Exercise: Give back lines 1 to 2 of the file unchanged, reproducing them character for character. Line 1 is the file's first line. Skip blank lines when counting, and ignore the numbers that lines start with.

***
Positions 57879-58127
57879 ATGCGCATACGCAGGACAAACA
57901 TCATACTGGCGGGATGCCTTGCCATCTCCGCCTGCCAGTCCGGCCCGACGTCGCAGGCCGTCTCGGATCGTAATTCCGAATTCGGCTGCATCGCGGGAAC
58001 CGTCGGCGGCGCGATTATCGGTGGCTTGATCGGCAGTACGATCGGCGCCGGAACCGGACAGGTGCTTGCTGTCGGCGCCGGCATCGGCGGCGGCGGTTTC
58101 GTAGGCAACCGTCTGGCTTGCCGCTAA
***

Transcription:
Positions 57879-58127
57879 ATGCGCATACGCAGGACAAACA